It's the Work Health & Safety world we now live in. The guys at the top are now personally financially and legally exposed to work practices down through their organizations that have potential to put their employees at risk. They have a duty under the law to remove or minimise as far as practicable workplace risk. If they knowingly ignore identified risks, and someone gets hurt on the job, they could go to jail. For an occupation like Aviation Fire Fighting, where 99.9% of the time the exposure to risk is during practice (and thus can and should be controlled to a degree), it's understandable that they look to minimise it. You make a mistake and crash your aircraft during practice (in the sim) you say bugger and reset. You make a mistake in practice and fall off a 20m ladder, it's sayonara. If you can learn those same ladder skills on a 2m ladder, why would you expose your employees to the greater risk, and thus expose yourself to the legal ramifications of a forseeable and avoidable mishap? I'm not a great fan of the marshmallow OHS world we live in now, but unfortunately (or fortunately if it saves you or a loved one from injury or death) it is the world we are now all compelled to live in.

Soooo the fire they train with is pretend and canít burn them right?

Mach E Avelli
24th Feb 2019, 06:47
Aaaand, how will we know if Calendar Boy has a head for heights?
If we carry this argument to conclusion, the SAS will never work with live ammunition, there will be no HUET for helicopter crews and most sports will be banned (croquet anyone?).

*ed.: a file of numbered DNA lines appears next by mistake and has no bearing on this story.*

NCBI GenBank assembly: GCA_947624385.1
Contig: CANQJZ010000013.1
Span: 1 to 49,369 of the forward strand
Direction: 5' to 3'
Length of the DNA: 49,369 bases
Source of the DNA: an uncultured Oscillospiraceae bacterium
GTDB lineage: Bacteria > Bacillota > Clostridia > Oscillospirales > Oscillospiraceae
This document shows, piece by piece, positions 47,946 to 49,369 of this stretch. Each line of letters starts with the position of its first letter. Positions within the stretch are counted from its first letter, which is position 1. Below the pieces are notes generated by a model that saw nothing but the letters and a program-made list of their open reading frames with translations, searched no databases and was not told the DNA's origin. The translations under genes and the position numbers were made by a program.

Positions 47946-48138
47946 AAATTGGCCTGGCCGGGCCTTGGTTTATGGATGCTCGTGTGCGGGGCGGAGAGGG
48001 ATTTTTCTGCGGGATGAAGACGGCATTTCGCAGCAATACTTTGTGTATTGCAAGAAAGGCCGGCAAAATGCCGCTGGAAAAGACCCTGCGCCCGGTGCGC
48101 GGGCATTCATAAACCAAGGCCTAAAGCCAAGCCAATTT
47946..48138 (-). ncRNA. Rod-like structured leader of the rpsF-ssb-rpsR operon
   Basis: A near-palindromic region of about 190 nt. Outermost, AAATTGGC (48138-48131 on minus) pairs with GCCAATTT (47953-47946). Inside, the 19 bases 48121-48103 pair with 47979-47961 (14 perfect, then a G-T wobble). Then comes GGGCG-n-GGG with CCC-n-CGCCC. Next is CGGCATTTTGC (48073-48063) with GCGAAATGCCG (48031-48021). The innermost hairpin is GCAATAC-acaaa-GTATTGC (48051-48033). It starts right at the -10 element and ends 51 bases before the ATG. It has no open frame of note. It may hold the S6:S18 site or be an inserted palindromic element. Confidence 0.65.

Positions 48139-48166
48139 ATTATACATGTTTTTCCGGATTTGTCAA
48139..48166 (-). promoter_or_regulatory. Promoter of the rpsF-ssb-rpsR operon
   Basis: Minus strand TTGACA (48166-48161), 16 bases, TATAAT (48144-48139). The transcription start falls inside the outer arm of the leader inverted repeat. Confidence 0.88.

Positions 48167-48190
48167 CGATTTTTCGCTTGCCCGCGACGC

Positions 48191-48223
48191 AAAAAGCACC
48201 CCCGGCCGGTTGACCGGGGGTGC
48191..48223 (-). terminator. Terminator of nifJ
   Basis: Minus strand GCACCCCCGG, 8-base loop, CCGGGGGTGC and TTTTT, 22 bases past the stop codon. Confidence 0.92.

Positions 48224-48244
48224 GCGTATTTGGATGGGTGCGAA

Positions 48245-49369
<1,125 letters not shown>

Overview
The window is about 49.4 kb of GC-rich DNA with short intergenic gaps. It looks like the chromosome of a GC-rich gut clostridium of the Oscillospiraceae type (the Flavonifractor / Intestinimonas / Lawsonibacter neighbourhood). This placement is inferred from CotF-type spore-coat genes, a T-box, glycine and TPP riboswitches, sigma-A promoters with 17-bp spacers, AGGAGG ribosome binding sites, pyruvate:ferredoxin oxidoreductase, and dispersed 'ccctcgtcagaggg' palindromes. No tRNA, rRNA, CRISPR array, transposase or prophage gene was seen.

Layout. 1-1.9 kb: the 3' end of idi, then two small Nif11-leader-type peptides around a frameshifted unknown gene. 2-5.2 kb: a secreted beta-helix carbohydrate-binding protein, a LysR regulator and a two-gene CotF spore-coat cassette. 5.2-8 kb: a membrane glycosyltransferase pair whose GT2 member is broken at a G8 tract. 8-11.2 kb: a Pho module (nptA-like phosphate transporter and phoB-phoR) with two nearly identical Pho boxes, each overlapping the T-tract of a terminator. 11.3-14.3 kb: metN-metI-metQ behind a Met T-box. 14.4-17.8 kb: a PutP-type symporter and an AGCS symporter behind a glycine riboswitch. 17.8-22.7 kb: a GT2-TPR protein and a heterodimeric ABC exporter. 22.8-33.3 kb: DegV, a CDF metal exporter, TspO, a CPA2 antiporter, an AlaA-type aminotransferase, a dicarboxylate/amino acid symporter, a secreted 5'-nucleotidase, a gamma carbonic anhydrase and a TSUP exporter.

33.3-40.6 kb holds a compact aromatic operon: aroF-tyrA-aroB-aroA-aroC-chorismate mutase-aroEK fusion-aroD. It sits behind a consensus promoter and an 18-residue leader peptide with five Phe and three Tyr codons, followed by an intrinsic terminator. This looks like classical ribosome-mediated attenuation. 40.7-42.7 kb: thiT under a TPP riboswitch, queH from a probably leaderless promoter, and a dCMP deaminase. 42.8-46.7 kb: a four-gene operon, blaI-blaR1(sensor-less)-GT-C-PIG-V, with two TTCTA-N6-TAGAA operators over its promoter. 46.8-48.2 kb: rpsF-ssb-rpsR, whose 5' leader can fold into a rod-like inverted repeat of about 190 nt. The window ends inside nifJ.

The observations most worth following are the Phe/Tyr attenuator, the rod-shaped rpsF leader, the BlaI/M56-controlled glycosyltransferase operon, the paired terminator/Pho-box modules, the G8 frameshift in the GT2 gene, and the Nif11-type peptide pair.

Fliegenmong
24th Feb 2019, 07:07
Rather simply I see it as the best reply to the Senator is...."In order to comply with the WHS rules YOU (the gummint) introduced...our risk assesment people applied your requirements"

gordonfvckingramsay
24th Feb 2019, 10:18
The guys at the top are now personally financially and legally exposed to work practices down through their organizations that have potential to put their employees at risk. They have a duty under the law to remove or minimise as far as practicable workplace risk.

But airlines ask me to sign a waiver stating that I knowingly accept the risk of increased radiation in my chosen career. Health and safety is a funny old thing isnít it...

harrryw
25th Feb 2019, 07:19
Thereís probably also a procedure manual documenting said skills application!!
Good thing we are not in the EU. If we were it would have to have 16 Languages.
v

Buster Hyman
25th Feb 2019, 10:12
Highest I ever climbed in full gear for training was the equivalent of three storeys. Put my arm through a plaster ceiling on another night and that was the end of confined spaces training. Being one of the support brigades for the AFRS at Tulla, they are definitely dependent on Tanker support from the CFA & MFB here. Without it, it doesn't matter how many ladders or saws they carry, their water is gone in seconds.

Now, as much as it sounds ridiculous, I'm more bemused by 'Senators' who a) didn't actually listen to what he said and b) were too busy making jokes for their own amusement. Those pigs at the trough are more of a joke than any PC or HS&E madness.

Traffic_Is_Er_Was
25th Feb 2019, 15:49
But airlines ask me to sign a waiver stating that I knowingly accept the risk of increased radiation in my chosen career. Health and safety is a funny old thing isnít it...
And you sign it. Concern for your own health and safety is a funny old thing isn't it.

Traffic_Is_Er_Was
25th Feb 2019, 15:52
Soooo the fire they train with is pretend and can’t burn them right?



It can burn them, and that's why they take every precaution not to get burnt. I'm sure when push comes to shove, these guys will put their own lives on the line to pull your sorry arse out of the fire, but they sure as sh*t ain't going to get hurt or killed practising to do it.